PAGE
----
Origin, Meaning and Family History of the Isherwood Name
Origins of Isherwood:
This unique name, with the alternatives Esherwood and Usherwood, is of English origin and is geographical from a now so-called “lost” Hamlet in the church of Bolton-le-Moors, Lancashire. The name first appeared in Lancashire documents in the 13th Century and is still largely limited to that area. The origin could either be from the particular name “Ishere,” hence meaning, “Isheres” which means wooded land, or it could be “the wood of the leader” (door keeper) as the early pre 17th Century spellings being with either a Y or a U. The appearance of the “lost” Hamlet was the result of forced land clearance for sheep meadow in the Middle Ages, as well as natural causes such as disease, war and those migrating to search work to another place. An early documentation of the name appeared in Standish, Lancashire is of one Elizabeth Isherwood who married Milo Standanought in 1571. The most notable ancestor of the name is one Christopher Isherwood, novel writer (1904 – 1986) whose family were landholders in Cheshire since the 16th Century.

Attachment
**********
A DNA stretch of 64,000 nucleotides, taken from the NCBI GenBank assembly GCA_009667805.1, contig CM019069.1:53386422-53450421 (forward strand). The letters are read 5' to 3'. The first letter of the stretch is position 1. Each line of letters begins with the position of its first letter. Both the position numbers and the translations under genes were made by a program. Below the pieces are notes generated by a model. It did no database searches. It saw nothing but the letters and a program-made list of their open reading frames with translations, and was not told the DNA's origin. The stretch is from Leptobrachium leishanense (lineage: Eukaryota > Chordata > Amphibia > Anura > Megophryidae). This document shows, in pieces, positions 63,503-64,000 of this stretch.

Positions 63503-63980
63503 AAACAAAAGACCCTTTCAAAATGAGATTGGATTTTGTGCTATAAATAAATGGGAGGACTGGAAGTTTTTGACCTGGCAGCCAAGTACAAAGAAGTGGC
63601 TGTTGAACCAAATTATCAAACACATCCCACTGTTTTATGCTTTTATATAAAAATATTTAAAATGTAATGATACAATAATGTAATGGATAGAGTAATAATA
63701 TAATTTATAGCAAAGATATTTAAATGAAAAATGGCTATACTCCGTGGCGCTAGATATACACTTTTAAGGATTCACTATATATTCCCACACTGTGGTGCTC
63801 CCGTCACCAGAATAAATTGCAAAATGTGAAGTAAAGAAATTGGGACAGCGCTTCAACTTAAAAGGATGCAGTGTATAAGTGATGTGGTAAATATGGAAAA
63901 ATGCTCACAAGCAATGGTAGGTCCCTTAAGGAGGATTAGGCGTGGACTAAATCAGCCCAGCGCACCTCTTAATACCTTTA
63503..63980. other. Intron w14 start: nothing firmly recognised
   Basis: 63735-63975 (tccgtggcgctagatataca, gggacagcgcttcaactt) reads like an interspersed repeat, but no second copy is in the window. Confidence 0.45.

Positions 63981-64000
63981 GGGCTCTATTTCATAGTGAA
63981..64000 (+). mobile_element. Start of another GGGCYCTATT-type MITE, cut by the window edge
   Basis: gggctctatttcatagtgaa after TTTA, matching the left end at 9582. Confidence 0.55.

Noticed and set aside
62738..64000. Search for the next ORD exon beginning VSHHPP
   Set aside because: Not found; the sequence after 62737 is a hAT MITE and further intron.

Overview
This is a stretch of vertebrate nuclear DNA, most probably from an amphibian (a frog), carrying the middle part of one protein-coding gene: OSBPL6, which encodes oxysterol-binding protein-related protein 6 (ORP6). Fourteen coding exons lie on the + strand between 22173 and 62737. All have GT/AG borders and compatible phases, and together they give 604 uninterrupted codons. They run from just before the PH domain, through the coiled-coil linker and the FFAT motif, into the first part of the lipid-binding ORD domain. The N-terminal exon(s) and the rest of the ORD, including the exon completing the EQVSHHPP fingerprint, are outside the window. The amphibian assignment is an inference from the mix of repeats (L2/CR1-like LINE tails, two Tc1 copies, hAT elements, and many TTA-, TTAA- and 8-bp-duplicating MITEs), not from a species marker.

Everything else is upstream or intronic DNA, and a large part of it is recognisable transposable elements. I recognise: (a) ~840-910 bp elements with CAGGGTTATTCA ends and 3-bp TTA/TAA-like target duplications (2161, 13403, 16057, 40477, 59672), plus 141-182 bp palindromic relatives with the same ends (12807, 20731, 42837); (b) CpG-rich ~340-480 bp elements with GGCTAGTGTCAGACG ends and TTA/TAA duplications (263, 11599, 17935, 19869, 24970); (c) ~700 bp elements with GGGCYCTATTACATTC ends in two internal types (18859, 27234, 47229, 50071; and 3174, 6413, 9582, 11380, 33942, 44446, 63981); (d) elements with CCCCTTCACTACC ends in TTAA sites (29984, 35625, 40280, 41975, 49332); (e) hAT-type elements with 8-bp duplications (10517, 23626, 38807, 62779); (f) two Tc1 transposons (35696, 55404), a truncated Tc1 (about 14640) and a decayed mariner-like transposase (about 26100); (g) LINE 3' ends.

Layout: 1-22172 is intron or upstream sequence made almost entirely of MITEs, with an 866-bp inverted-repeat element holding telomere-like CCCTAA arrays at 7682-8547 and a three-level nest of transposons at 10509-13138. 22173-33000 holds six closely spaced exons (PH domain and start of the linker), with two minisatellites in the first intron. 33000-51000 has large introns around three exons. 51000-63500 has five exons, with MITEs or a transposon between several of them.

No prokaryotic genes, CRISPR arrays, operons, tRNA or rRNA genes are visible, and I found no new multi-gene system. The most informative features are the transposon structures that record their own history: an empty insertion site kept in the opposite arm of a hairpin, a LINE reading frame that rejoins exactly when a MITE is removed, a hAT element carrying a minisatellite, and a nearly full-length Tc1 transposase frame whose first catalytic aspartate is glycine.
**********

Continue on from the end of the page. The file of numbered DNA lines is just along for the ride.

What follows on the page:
More common variations are: Usherwood, Isharwood, Esherwood, Asherwood, Osherwood, Usharwood, Osherod, Ishrd
The surname Isherwood first appeared in Monmouthshire, where they held a family seat from very early times. Some say well before the Norman Invasion and the entrance of Duke William at Hastings in 1066 AD.
The very first recording spelling of the family was shown to be that of William de Serwude, dated about 1246, in the “Assize Rolls,” Lancashire. It was during the time of King Henry III who was known to be the “The Frenchman,” dated 1216 – 1272. The origin of surnames during this period became a necessity with the introduction of personal taxation. It came to be known as Poll Tax in England.
Many of the people with surname Isherwood had moved to Ireland during the 17th century.